Leah Beeferman

Monitoring the architecture of science: a studious, imaginative investigation of space-bound and land-based far-traveling and distant-looking orbiting and non-orbiting structures

an ongoing weekly project distributed by e-mail running from February 2009 to February 2010.


Public weather data analyzed by NASA’s Goddard Institute for Space Studies (GISS) – collected from thousands of meteorological stations worldwide, satellite measurements of sea surface temperature, and Antarctic research station data – shows 2009 to be the second warmest year yet recorded

NASA’s Active Cavity Radiometer Irradiance Monitor Satellite (ACRIMSAT) enters its tenth year of monitoring the amount of solar energy reaching the Earth, discovering ties to global warming

Having completed its 43-day stay after successfully docking to deliver 5475 pounds of food, computers, science experiments and related items, Japan’s H-2 Transfer Vehicle (HTV) left the International Space Station (ISS) on Friday, October 30; the bus-sized craft, now carrying 1600 pounds of trash from the ISS, is due to burn up in the Earth’s atmosphere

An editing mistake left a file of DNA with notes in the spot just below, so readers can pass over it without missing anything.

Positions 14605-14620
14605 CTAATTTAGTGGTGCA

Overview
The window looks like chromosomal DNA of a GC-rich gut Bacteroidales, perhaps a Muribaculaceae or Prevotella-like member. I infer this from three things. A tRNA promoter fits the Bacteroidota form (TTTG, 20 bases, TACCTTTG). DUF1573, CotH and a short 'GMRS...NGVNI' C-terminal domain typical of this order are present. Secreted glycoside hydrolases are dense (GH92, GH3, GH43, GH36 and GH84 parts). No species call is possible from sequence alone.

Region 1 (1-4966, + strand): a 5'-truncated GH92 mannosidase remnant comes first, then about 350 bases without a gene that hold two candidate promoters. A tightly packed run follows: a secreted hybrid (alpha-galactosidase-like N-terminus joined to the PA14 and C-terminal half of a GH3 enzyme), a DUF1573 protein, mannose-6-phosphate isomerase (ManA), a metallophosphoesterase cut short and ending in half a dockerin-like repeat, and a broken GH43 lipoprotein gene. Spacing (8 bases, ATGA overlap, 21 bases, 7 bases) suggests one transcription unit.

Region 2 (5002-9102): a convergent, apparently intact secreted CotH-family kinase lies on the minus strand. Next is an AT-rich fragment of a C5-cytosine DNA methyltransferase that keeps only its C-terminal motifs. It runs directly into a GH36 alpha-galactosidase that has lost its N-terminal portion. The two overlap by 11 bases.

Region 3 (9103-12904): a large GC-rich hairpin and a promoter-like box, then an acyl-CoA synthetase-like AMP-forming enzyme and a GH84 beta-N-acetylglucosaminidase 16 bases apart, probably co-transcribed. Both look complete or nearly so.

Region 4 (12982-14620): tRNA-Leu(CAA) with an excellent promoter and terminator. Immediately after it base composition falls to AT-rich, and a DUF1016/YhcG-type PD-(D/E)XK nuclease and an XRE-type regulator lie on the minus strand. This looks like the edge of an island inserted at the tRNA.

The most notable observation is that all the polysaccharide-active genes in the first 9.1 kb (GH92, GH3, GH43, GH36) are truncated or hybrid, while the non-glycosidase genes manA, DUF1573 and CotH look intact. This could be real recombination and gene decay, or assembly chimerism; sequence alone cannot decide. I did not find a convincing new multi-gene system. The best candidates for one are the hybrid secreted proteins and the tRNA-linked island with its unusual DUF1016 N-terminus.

In the past week, NASA has begun the process of relocating TDRS-1 – a newly retired 25+ year-old tracking and communications satellite – from its geosynchronous orbit to an orbit 300km (136mi) higher, one referred to as “supersynchronous orbit” and “graveyard orbit”

Using its Moderate Resolution Spectrometer (MODIS), NASA’s AQUA satellite detects fluorescent red light emitted from Earth’s ocean photoplankton providing valuable data on the health of the oceans and the plant life within